Most of the businesses in my portfolio and watchlist are either defensive or IT related. They have performed relatively well and many are at new highs. Most of these businesses don’t actually seem obviously overpriced to me, but are more expensive than they have been at a time when the risks have risen. I really struggle with the valuation of some, like Shopify for example. Highly valued technology shares could be hit hard if and when it becomes apparent that they are not immune to the secondary effects of lockdowns on the economy after all. On the other hand, prices for these businesses might continue to be inflated by the enormous injections of liquidity by central banks. I really don’t know how long this can continue, but an extended bubble in high quality doesn’t seem beyond the realms of possibility, especially if the longer term effects of the recession are not as bad as feared. In the short term at least, this is what seems to be happening.

A rotation away from quality towards cheaper cyclical businesses seems likely at some point, but the question is when. My guess is that the more tech-oriented sectors will probably continue to outperform for some time before the bubble bursts.

So what does this mean for my strategy? I’m still heavily weighted to high quality as I think the current trend probably has some way to go. However, I’m anticipating rotating towards cheaper stuff soon.

I’ve been steadily reinvesting the cash from my failed house purchase (if only I had done this more quickly!) I bought back a few familiar faces: Euronext, LSE, ServiceNow and Burford, and a new position in Adyen.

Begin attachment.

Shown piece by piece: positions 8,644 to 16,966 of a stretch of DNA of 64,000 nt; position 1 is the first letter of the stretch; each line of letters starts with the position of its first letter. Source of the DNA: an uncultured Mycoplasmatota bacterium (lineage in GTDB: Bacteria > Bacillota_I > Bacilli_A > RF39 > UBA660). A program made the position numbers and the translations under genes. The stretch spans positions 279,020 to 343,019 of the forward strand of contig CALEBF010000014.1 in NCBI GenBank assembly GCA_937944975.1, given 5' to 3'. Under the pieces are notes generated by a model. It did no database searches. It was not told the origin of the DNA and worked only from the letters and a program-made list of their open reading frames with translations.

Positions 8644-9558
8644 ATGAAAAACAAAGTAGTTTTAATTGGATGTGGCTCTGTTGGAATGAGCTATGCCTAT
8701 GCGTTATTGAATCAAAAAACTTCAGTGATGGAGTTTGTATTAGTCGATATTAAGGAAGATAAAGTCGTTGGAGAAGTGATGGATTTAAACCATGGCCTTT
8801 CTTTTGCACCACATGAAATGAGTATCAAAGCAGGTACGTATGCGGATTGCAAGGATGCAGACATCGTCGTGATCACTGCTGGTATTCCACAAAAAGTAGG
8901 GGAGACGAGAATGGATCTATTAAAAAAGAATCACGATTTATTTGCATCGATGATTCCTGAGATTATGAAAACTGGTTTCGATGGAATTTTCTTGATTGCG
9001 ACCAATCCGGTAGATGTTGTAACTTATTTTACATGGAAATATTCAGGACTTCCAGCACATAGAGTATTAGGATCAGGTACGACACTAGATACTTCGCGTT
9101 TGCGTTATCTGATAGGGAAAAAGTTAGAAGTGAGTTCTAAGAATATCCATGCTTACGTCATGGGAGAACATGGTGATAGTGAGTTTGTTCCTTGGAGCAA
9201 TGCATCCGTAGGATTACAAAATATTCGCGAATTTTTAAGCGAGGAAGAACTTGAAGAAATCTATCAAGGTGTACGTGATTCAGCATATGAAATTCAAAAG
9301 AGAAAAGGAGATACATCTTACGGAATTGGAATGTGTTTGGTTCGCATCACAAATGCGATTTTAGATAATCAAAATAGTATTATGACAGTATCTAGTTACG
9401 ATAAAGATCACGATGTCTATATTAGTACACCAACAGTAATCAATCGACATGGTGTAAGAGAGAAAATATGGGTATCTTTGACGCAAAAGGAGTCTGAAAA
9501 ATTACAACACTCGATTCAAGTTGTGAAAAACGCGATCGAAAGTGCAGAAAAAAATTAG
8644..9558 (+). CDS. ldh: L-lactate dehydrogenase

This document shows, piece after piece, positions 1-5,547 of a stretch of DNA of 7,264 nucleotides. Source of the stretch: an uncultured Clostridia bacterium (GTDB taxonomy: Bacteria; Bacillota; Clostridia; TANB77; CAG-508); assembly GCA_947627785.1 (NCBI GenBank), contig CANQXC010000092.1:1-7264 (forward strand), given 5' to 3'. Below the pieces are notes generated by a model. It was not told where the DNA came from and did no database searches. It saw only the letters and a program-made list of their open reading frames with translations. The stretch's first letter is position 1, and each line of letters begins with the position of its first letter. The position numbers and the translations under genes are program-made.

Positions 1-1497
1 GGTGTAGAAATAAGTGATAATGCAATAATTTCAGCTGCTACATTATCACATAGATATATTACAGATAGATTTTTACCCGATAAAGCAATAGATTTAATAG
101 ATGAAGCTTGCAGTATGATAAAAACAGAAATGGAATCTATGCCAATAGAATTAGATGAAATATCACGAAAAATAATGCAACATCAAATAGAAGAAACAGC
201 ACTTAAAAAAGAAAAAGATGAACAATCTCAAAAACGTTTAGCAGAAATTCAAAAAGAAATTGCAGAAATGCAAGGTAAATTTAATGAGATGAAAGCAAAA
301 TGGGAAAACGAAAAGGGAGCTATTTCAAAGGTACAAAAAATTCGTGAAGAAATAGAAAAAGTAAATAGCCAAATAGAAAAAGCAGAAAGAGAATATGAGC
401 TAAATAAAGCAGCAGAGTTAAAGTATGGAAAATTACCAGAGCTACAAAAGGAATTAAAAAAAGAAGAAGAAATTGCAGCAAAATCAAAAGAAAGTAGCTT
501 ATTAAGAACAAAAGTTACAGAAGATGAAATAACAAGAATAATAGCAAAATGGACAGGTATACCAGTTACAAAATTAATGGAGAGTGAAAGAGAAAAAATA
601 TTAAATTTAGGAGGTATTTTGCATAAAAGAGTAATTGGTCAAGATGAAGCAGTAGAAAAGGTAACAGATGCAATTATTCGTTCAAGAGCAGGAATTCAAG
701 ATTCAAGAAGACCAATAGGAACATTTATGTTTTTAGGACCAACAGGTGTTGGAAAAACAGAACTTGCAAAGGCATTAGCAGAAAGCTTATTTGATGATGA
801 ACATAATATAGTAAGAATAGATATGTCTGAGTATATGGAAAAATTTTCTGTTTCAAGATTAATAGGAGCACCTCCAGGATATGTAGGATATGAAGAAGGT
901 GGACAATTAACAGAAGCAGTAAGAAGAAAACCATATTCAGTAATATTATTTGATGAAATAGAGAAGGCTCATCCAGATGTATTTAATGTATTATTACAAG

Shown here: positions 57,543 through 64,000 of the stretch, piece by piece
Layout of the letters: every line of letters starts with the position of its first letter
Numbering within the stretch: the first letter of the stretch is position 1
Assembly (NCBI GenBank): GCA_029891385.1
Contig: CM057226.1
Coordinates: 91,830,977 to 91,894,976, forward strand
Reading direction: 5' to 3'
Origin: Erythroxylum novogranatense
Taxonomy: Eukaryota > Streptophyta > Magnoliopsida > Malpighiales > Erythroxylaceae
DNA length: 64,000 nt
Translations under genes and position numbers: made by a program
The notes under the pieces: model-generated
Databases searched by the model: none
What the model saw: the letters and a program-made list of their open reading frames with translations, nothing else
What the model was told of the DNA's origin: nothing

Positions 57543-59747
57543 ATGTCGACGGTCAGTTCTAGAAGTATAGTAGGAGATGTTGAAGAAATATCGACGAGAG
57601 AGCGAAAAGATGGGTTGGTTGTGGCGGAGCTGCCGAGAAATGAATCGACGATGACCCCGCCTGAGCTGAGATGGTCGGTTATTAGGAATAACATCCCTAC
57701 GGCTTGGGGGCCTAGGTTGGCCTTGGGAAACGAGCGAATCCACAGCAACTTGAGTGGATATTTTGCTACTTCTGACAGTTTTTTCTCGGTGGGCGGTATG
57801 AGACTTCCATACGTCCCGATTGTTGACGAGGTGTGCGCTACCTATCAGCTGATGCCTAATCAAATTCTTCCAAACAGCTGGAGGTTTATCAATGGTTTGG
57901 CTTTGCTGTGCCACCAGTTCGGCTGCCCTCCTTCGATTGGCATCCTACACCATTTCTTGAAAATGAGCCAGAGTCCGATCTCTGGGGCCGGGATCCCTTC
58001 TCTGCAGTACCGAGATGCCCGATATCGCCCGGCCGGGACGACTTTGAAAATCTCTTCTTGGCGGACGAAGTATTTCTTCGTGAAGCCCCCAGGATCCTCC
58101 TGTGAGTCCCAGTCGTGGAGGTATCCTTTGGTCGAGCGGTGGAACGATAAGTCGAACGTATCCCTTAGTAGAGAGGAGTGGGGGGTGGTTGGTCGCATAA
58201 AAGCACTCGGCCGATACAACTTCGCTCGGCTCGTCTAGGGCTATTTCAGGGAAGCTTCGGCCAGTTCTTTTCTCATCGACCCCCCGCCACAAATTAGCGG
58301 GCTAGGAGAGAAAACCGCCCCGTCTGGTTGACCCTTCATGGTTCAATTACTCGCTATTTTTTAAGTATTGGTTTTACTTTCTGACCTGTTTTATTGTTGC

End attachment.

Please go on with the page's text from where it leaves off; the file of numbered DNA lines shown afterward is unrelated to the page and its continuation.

I’ve now reached 60% invested and may take this a little higher. But I’m going to keep a reasonably high cash balance for the time being as the risks of further falls seems high.



Adyen is a payments processor, similar to PayPal. It is a large, £30bn market cap, business and is listed on the Dutch stock exchange.

Adyen provides the full suite of payment processing to merchants, allowing them to integrate payments across multiple channels and operations. It integrates with the card networks and other technologies, such as CRM. It makes a small commission for each payment processed. It is predominantly focused on larger international businesses and has global reach itself.


  • Business economics: the business economics are excellent. The business model is inherently very capital light, highly profitable and scaleable with new sales to a large extent dropping straight through to the bottom line. Adyen has an operating margin of around 10% and returns on capital consistently above 25%
  • Track record: Adyen is a youthful business, starting in 2010. In this short timeframe it has been extremely successful and has grown revenues at a phenomenal rate.
  • Competitive advantage: payment processing has historically been fairly fragmented with a few large businesses such as PayPal, Wirecard and Stripe and a large number of smaller regional players. Adyen seems to have a strong competitive advantage over its rivals. It is growing faster, has almost no customer churn and many high profile international tech businesses as its clients, including Netflix and EBay (a high profile win from PayPal a couple of years ago). Its scale, geographic reach and the quality of its technology allows it to offer a higher quality, more efficient, cheaper platform, particularly suited for larger customers with complex international operations. Most of its rivals are focused on the smaller end of the market and provide more add-on services.
  • Growth prospects: the growth prospects are excellent. The overall market for payment processing has huge growth potential. Adyen grows either by its customers growing or by adding more customers. Both of these are growing strongly and the runway looks huge.


Momentum is great. I bought as the price was breaking out to new highs and it has continued to motor on since. The last results were impressive and the near-term outlook is relatively positive in spite of Covid. The valuation is superficially high but I think is warranted by the quality.